On Wed, May 23, 2012 at 1:36 AM, Emmanuel Lécharny <elecharny@gmail.com> wrote:
Le 5/23/12 12:01 AM, Selcuk AYA a écrit :

I  do not know the OSGI jargon but I believe,  at the end, changing
these should reduce to something like this:

1) quiesce the necessary ldap operations: The simplest thing to do
would be to block all operations quiesce all the outstanding
operations. In some cases, it would be enough to block only searches.
There might be some cases where you do not need any blocking at all. I
do not

I'm not comfortable with the idea of quiscing the ldap operations. The server is supposed to work 24x7, and if we do add some way to modify the backend config on the fly, then the user should not notice that.
Quiscing the Ldap Operations is necessary at some point. Either in DefaultOperationManager level of JdbmPartition level. If we handle that other than DefaultOperationManager level, then we and 3th party developers houldhave to ensure locking is ensured in consistent manner. I believe quiscing the operations at DefaultOperationManager is our best shot, and reconfiguration is not something occurs frequently. Clients will only get late answers to their query when some reconfiguration is in place. Not a big deal IMO? 

See my comments below.


2) do the configuration: In the end I am assuming the configuration is
delegated to the component itself to do the reconfig.

3) unblock the operations.


For index add:

* queisce any ldap operation that might modify the data. Then notify
the partition to add the index. Partition will scan the master table
and build the index and swap its indexed attributes. Then unlock the
operations.
Adding an index should be done while the server is still able to process requests. The thing is that the newly added server should not be available until it has been created. The real problem is that we won't be able to parse the master table fast enough to have all the subscequent modifications into it, so this is a two steps operation :
- do a full scan search on the master table, and create the additional index. We should be safe here, because we will use the current version of the master table when we start the search.
- then for every modification done after the beginning of step 1, apply those changes to the index. If we have some more changes since we started this step, then do it again.
What happens if some modification is done while we're executing step2 ! Again, we need locking at some level.

Now, we can use this index.


For index delete:
* block all operations, and remove the index from the indexes list.
Maybe commit this change in partition config. unlock changes. Then
continue deleting  index file.

Here, it's simpler. The operation using this index will continue to use it, until they are done. New operations won't be allowed to use it. Once the number of requests using this index is 0, then the index can be deleted. I don't think we need to block any operation here.

If we enter the deletion code while some operation is using indexes without waiting for that operation to exit, this'll be clearly a concurrency problem. Operation might reference to a deleted index at some point. We need to wait for all operations to return, we shouldn't allow any new operation using this index until we deleted the index. So we can set some locking around index retrieval code, however this would be hard to implement sacrifice to prevent contention. We can't run away from contention at Jdbm, we can only divide it to sublevels anyway.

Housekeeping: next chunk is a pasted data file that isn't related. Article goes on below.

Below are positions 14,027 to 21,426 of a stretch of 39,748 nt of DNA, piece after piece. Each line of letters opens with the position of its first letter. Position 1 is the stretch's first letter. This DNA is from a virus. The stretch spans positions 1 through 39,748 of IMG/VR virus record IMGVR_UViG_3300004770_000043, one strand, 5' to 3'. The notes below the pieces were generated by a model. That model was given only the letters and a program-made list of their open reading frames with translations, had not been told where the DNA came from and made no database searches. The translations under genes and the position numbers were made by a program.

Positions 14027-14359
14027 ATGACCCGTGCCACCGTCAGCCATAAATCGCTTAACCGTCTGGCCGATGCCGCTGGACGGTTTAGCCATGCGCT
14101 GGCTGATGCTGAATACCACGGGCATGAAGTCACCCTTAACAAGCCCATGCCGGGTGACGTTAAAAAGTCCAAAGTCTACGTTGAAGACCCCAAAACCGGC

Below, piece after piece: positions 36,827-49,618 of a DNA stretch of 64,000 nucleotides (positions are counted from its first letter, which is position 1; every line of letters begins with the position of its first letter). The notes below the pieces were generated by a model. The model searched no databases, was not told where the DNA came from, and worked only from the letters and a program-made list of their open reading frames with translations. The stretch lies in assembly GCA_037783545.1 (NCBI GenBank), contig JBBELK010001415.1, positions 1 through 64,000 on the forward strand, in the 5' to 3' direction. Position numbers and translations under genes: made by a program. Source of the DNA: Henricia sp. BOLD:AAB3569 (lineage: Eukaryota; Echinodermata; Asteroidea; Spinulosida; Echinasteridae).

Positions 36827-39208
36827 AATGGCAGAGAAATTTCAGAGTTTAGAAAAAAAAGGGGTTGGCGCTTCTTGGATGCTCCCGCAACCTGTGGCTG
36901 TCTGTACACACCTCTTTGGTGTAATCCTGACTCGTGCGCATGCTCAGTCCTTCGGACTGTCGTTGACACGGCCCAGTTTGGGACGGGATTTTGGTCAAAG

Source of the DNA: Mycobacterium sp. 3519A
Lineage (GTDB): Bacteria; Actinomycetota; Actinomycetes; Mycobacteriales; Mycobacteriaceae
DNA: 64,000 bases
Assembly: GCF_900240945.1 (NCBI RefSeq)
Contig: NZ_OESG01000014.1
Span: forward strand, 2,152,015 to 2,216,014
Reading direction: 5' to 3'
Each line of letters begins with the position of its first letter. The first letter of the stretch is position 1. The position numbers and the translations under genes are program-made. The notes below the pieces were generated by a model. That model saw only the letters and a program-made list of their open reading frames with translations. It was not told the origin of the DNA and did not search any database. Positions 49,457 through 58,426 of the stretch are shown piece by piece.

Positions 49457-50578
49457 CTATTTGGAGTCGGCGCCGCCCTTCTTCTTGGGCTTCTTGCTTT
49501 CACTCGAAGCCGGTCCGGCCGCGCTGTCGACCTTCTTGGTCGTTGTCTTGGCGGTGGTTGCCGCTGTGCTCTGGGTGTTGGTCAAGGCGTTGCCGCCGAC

For suffixdn change:

* I believe this is a rename operation. again block all operations and
do the rename. Then unblock.
changing teh suffix DN is just a matter of modifying the configuration, and the DnNode structure. The problem is that we rebuild all the entries' DN using the partition suffixDn, so we have to be careful when doing so. The request being processed when the rename occurs should be fulfilled with the initial suffixDn.
I have a question here:
Does the suffix dn should be compatible with context entry for that partition ?


Working directory change;
* Block all opreations and let the parition change its config dir. For
jdbm, this would be a copy of it working directory.

Here, this is an administrative task. Not sure we want to do that on a running server...
Yeah we shouldn't move partition files around directories. I believe if partition path is changed, it must trigger partition implementation to look at specified directory to initialize itself from scratch based on given directory's content.

I recommend looking at the things we discussed with Alex on this thread. We should implement some immutability concept for some component types. According to this discussion here is what we may do for JdbmPartition.

* Any reconfiguration will try to create a new instance of JdbmPartition with new configuration.
* If instance creation is failed due to wrong configuration, reconfiguration is aborted
  else:
  We will switch runtime instance with created instance while quiscing Operations, and initialize the DirectoryService and new Partition reference.

That way:
* we won't change code of JdbmPartition at all.
* We'll let operations run while we're creating new instance, removing contention at some degree.
* Contention will only occur while we switch runtime references of Partition and initialize new reference inside DirectoryService.

But to do that, we must be sure that side-by-side references can be created with same configuration. For example for LdapServer whis wouldn't be possible, because of its 'network socket' usage, it wouldn't be possible to create new instance if it for reconfiguration operation.



--
Regards,
Cordialement,
Emmanuel Lécharny
www.iktek.com